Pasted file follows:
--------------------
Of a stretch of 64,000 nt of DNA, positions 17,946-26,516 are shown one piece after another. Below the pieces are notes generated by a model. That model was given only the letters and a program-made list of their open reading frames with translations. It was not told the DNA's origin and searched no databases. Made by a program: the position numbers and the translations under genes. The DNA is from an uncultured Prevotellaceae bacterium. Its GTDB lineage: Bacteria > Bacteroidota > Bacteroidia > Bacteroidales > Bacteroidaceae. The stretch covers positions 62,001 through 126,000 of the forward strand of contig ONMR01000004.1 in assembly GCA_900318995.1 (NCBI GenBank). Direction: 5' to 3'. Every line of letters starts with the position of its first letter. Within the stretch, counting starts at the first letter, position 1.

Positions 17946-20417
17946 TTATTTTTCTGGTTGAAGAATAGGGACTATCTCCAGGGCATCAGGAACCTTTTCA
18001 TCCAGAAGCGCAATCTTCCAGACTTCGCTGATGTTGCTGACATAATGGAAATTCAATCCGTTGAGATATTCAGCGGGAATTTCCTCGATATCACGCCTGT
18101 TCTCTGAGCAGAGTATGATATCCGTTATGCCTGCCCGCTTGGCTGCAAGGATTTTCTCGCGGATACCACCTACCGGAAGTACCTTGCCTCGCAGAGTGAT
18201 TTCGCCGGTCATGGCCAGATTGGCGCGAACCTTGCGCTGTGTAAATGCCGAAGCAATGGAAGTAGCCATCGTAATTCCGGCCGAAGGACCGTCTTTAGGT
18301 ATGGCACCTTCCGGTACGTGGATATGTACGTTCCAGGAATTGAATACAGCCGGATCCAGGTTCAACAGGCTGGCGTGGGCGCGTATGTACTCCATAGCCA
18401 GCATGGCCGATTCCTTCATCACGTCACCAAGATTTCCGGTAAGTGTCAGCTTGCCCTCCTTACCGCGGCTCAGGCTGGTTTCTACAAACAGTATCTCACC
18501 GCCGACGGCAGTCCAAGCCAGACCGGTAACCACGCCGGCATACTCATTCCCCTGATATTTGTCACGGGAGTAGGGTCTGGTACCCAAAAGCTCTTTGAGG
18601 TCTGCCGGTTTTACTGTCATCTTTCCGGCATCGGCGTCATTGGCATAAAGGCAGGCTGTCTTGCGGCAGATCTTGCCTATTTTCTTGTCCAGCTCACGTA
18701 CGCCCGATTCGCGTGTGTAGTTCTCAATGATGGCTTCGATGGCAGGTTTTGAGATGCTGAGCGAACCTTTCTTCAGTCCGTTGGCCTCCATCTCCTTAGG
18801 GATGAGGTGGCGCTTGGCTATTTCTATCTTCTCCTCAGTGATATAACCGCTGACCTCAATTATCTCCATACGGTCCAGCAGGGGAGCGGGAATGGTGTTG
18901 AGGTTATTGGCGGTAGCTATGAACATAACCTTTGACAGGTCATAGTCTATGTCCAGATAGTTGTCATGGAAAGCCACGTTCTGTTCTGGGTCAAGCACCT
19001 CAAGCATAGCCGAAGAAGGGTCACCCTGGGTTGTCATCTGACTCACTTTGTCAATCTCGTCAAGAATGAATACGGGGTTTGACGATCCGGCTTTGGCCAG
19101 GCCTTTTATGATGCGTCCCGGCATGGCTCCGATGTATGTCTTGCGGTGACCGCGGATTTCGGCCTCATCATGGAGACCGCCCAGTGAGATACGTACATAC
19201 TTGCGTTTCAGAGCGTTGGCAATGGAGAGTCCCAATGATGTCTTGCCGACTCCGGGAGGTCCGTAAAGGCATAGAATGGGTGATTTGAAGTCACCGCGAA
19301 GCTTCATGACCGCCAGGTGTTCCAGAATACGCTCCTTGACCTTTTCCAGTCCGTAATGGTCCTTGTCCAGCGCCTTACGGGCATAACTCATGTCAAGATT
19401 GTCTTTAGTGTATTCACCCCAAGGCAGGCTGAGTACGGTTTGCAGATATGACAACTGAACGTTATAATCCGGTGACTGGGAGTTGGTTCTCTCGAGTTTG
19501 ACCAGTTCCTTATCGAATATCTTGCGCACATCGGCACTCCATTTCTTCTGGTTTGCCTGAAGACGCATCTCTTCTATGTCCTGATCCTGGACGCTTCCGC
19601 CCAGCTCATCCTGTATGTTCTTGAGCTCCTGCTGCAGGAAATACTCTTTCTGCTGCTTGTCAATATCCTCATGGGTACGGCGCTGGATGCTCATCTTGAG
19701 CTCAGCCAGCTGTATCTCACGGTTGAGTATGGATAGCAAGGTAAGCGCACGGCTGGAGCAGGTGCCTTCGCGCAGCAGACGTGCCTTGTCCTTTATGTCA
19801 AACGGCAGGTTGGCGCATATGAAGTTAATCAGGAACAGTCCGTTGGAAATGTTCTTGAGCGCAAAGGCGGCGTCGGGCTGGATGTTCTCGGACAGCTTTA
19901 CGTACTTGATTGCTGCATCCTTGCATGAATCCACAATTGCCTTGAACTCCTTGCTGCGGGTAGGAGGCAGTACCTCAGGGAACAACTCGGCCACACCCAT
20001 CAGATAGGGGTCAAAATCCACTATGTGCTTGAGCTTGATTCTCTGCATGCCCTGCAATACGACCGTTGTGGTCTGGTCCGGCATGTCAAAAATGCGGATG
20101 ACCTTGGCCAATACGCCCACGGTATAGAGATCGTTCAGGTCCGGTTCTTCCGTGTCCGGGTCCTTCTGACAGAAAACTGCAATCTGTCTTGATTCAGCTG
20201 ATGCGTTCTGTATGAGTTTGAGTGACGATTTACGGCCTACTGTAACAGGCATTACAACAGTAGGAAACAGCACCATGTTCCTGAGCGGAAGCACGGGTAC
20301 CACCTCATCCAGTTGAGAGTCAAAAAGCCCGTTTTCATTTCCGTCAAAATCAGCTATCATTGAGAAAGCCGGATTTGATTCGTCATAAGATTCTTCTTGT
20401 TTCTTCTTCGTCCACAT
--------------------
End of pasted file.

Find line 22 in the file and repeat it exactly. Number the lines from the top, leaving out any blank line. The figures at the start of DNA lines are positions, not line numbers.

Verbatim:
19801 AACGGCAGGTTGGCGCATATGAAGTTAATCAGGAACAGTCCGTTGGAAATGTTCTTGAGCGCAAAGGCGGCGTCGGGCTGGATGTTCTCGGACAGCTTTA